The Pecos still runs deep in some areas of Val Verde County, but for the most part, water volume has been reduced considerably with the construction of dams up river, including the Red Bluff Reservoir near the Texas-New Mexico border, built in the 1930s.
Salt Cedar (Tamarix aphylla) is also causing water levels to decline along the Pecos, particularly upstream. These imported trees consume around 200 gallons of water per day each. They were planted in the early 1900s to control soil erosion along the banks of the Pecos. Now they are ruining it. The trees replace other indigenous vegetation. The problem has become so bad that the federal and state governments are funding the Pecos River Basin Assessment Program at Texas A&M University with a charge to, among other things, eradicate Salt Cedar from the Pecos River.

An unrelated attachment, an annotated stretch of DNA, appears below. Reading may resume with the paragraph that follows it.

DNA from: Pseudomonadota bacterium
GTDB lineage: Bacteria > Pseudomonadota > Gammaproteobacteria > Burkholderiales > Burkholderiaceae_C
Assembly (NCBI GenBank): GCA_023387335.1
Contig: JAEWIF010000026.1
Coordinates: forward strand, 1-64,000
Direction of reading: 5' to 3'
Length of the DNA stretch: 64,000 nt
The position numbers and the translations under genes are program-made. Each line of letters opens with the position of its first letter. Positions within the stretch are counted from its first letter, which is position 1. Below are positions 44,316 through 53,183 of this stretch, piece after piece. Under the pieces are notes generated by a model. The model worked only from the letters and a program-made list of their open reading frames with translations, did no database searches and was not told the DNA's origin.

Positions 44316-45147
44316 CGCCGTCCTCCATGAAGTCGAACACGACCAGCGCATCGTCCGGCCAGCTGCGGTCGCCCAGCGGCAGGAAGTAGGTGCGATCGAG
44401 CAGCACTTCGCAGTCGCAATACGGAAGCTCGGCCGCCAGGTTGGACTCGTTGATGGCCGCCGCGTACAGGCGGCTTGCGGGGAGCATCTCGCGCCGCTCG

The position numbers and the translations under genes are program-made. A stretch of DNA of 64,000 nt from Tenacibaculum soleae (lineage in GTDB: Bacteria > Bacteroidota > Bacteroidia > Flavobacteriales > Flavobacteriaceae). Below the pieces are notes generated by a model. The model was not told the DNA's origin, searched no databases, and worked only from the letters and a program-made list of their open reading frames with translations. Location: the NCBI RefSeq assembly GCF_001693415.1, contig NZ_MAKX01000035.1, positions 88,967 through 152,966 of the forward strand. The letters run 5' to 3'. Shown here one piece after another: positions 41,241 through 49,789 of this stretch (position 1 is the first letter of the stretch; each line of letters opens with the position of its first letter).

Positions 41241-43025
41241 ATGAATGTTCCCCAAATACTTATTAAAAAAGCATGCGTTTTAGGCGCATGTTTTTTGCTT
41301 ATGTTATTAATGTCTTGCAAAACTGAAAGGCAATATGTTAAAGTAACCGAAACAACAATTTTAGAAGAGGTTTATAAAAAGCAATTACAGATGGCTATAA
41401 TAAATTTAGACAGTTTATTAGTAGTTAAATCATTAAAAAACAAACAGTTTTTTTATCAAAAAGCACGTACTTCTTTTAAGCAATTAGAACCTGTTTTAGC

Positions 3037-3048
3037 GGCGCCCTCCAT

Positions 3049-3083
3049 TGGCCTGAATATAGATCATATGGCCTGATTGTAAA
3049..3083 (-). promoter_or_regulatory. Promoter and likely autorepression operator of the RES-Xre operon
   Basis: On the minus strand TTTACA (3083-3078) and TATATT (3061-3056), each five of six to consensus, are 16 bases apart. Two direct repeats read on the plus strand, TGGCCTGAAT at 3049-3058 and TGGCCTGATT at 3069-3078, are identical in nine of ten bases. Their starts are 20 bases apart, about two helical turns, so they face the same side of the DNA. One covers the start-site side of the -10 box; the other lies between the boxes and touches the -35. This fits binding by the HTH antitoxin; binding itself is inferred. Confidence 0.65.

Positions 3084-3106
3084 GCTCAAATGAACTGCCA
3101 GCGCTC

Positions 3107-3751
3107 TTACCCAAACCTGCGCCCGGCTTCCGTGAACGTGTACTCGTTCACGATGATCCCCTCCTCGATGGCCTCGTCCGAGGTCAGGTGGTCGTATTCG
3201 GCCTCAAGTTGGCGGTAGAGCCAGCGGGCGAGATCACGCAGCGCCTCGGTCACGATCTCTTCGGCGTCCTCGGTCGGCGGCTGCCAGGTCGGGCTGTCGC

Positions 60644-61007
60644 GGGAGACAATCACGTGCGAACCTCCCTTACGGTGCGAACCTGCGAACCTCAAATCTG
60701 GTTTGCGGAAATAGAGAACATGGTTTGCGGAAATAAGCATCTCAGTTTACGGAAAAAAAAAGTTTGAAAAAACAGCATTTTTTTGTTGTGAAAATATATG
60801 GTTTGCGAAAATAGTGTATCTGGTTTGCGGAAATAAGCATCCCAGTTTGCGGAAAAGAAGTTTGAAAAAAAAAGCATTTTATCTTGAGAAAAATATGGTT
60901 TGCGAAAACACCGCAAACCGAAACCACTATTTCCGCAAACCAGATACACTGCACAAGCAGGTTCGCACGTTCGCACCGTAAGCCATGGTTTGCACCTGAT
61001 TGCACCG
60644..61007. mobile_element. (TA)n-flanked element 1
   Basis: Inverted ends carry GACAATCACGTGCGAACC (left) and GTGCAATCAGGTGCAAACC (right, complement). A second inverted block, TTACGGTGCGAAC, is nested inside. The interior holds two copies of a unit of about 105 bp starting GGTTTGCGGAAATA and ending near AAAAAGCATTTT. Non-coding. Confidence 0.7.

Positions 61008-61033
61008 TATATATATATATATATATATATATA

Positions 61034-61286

Yet, the Pecos River is still an important source for water for Lake Amistad. It accounts for 11 percent of the water inflow into the reservoir but nearly 30 percent of the salts.
Before hitting the water, our flotilla stopped by the new Pandale Store where we found proprietor Easy Davila, who was probably the only person still living in Pandale fulltime. Easy is the tour guide, source of local news and lore, and beer distributor for the entire area. He said he moved to Pandale from Odessa a few years back after suffering an injury in the construction business there. He owns a few cabins in Pandale that can be rented for $80-$100 per night, depending on the size. Easy said he routinely picks up canoers at the Pecos River Bridge and hauls them back up to Pandale where they began their trip a few days prior. He does it for a small fee, he said.